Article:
Through a lens darkly: magnified views of massive galaxy formation
|PhD ceremony:||Ms H.R. Stacey|
|When:||September 11, 2020|
|Supervisors:||prof. dr. J.P. (John) McKean, prof. dr. L.V.E. (Léon) Koopmans|
|Where:||Academy building RUG|
|Faculty:||Science and Engineering|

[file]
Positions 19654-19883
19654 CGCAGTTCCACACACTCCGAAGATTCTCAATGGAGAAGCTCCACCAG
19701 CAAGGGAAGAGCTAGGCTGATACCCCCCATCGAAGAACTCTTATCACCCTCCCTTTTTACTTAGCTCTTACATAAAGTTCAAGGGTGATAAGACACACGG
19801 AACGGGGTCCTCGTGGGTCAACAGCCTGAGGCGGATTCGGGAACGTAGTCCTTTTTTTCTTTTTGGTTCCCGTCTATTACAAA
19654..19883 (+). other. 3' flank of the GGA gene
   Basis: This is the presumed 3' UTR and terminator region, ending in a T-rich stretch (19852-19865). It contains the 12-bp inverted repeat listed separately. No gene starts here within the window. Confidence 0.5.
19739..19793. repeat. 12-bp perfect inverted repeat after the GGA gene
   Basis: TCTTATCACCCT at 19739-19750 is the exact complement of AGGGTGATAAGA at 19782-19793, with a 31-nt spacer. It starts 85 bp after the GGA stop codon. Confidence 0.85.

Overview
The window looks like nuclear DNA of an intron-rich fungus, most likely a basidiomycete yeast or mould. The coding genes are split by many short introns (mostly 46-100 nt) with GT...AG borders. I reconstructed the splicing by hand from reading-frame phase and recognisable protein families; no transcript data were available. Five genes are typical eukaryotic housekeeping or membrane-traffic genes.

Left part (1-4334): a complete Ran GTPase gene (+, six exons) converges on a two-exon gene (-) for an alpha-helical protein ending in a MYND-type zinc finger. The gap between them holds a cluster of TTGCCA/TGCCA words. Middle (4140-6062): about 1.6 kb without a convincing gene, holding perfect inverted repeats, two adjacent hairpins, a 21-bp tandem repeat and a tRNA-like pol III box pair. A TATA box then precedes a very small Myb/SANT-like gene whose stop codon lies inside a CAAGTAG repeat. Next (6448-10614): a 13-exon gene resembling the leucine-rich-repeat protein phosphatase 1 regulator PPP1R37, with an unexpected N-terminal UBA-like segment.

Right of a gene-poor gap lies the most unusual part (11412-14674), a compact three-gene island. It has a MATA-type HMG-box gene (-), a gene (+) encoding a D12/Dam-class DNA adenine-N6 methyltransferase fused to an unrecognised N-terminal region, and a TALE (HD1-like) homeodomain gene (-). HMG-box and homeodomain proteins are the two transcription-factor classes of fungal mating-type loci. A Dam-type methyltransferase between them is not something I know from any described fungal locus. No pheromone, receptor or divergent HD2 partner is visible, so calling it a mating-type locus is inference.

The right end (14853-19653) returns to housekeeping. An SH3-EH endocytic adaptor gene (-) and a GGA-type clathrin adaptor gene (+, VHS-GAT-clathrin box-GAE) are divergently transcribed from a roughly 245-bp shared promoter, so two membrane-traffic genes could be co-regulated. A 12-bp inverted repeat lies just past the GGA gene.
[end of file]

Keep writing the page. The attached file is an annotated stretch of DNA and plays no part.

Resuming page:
At the heart of massive galaxies, there is a supermassive black hole. Astronomers believe that the evolution of galaxies is linked to the growth of their supermassive black holes. To understand this connection, we need to investigate these galaxies in the very distant Universe, during their formation. In my thesis, I investigated the properties of galaxies that contain supermassive black holes that are rapidly consuming matter and producing a huge amount of energy. I used a phenomenon called gravitational lensing, which magnifies these very distant galaxies so they can be seen in better detail. The first half of my thesis were surveys to understand how many stars are forming in these young galaxies. The second half of the thesis focuses on detailed studies at high resolution to measure the size and structure of the galaxies, including their stars and the Hydrogen gas that is available to make new stars. Overall, I found that the galaxies which have rapidly growing supermassive black holes are also very rapidly turning their Hydrogen gas into stars. This is in general agreement with predictions for how these massive galaxies form but provides new information that can be used to improve our understanding of galaxy formation.